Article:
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Old 24-02-2011, 18:17   #1
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ground continuity

Should I be seeing continuity between my 110AC green ground and white neutral wires? I'm not seeing a shared connection on the boat.

I installed a GFI outlet last spring, and all has been fine, but noticed the trip indicator lite is always on in both the tripped or reset condition. Thinking the GFI was bad, I unhooked it to replace, then out of curiosity checked continuity on the bare wires. I was getting a tone when touching the DVM leads to the white and green wires. When I unhooked the shorepower cord from my boat, the continuity tone stopped.



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Old 24-02-2011, 18:21   #2
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Re: ground continuity

Many shore side systems use a common buss for the ground and neutral... that's why we have zincs!
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Old 24-02-2011, 18:38   #3
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Re: ground continuity

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Many shore side systems use a common buss for the ground and neutral... that's why we have zincs!
That's code, neutral & ground must be bonded together. If you've ever wondered why some AC appliances are "polarity conscious", it's because they're using the neutral as ground. If the AC system isn't bonded properly, these appliances can become a shock hazard.
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Old 24-02-2011, 18:42   #4
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Re: ground continuity

I shoulda left the "many" off huh?
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Old 24-02-2011, 19:12   #5
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Re: ground continuity

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Many shore side systems use a common buss for the ground and neutral... that's why we have zincs!

Yes, I'm aware of that and also that my boat has no common connection between the 2, which explains why the no tone when shorepower cord disconnected. I just wasn't sure what to expect when going thru the galv. isolator. So my findings are correct then, right?

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Old 24-02-2011, 19:23   #6
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Re: ground continuity

Electrolysis
This site might help you check out your AC system.

An isolation transformer is much safer, but more expensive of course.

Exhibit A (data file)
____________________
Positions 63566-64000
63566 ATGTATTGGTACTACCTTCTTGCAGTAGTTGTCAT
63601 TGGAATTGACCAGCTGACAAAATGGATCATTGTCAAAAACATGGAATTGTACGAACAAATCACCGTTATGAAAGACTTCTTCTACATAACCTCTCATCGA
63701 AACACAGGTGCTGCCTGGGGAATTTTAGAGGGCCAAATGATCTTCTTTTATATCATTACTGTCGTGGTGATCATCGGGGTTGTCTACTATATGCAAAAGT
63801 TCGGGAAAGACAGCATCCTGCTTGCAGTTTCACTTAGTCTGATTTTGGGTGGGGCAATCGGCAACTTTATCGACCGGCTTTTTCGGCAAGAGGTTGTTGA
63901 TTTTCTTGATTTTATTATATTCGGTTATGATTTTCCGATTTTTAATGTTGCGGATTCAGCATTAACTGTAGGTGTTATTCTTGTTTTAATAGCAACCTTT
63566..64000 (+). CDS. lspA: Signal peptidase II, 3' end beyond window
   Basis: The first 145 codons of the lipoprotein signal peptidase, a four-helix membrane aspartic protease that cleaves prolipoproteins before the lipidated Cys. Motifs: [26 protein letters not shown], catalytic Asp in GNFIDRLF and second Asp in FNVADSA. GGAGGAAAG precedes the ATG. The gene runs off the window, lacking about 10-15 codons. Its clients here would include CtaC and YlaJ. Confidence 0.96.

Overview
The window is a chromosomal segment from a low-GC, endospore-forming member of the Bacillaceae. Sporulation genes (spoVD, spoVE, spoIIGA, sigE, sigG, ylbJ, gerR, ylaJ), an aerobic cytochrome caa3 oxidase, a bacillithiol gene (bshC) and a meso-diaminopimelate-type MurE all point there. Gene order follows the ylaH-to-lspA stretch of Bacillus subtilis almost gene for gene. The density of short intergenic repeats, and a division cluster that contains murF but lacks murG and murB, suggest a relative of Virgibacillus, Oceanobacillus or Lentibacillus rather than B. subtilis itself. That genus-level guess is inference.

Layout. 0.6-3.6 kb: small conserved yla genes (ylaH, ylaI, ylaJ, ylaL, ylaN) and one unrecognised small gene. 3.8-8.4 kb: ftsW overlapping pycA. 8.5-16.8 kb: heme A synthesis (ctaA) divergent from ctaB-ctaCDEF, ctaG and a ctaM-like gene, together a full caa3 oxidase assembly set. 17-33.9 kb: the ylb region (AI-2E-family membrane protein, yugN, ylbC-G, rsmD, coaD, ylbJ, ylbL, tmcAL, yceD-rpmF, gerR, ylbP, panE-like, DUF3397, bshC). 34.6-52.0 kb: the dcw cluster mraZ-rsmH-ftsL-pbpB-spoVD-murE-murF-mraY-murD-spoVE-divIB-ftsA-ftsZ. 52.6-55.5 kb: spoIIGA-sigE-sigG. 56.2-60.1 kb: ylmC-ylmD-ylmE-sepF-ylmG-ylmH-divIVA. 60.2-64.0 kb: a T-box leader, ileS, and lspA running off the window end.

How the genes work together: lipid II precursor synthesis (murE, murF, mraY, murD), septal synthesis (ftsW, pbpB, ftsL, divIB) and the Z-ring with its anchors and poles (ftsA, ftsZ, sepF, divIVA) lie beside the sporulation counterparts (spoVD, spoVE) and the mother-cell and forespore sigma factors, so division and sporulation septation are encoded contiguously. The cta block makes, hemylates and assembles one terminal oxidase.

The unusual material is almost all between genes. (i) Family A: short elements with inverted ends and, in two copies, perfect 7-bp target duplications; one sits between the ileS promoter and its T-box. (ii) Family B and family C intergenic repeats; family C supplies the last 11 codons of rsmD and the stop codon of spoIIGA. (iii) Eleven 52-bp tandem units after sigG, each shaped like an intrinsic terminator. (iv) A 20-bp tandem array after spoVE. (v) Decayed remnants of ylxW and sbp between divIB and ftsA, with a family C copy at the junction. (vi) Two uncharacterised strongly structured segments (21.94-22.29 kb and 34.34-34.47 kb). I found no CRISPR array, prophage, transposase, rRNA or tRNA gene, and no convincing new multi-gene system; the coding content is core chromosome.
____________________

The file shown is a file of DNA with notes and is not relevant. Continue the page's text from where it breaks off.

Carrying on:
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Old 24-02-2011, 19:53   #7
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Re: ground continuity

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I shoulda left the "many" off huh?
Well, no harm, no foul , as I'm sure some places may not meet this requirement... intentionally or otherwise.

I should have clarified my statement as well. The National Electrical Code (NEC, US) & Canadian Electrical Code (CEC) do not regulate electrical systems installed on boats or aircraft. What's required in these cases is most likely regulated by Transport Canada here, & apparently the Coast Guard in the US.
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Old 24-02-2011, 20:21   #8
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Re: ground continuity

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Originally Posted by US1Fountain View Post
Yes, I'm aware of that and also that my boat has no common connection between the 2, which explains why the no tone when shorepower cord disconnected. I just wasn't sure what to expect when going thru the galv. isolator. So my findings are correct then, right?

Thanks
Your boat shouldn't, which is why GFI's don't like generators which sometimes float the neutral on boats. I'm not an electrical engineer, but I understand the concept, so I'll TRY to explain (any EE's feel free to step in here)......

AC current (think 120V) has to run in a circuit and polarity is switched back and forth. DC (think 12V systems) have constant polarity. Your underwater metals are (hopefully) bonded to the DC ground.... I'm not getting into galvanic isolators here.... IF, the AC neutral gets grounded and there is an interconnection to the DC ground, you get 2 issues: a shock hazard between metallic objects and sea water, and electrolysis of your underwater metals.

Zincs are installed as a sacrificial anode to protect the harder (more noble) metals of props, shafts, through hulls etc. I have chased grounded neutrals down to silly things like microwave ovens and televisions.

So.... (here we go again with the "many") Many boats do not connect the AC neutral and ground as it shouldn't be, so to the OP, your boat seems to be wired correctly based on your findings. My apologies if the concept in my head didn't make it out in type!
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Old 24-02-2011, 20:28   #9
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Re: ground continuity

Thanks! Appreciate the replies.
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Old 24-02-2011, 21:07   #10
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Re: ground continuity

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So my findings are correct then, right?
Ac Neutral and AC protective ground should not be connected togther on the boat, so once the cord is disconnected is should be open circuit.

( Note this statement isnt true for onboard power generation devices)

Dave
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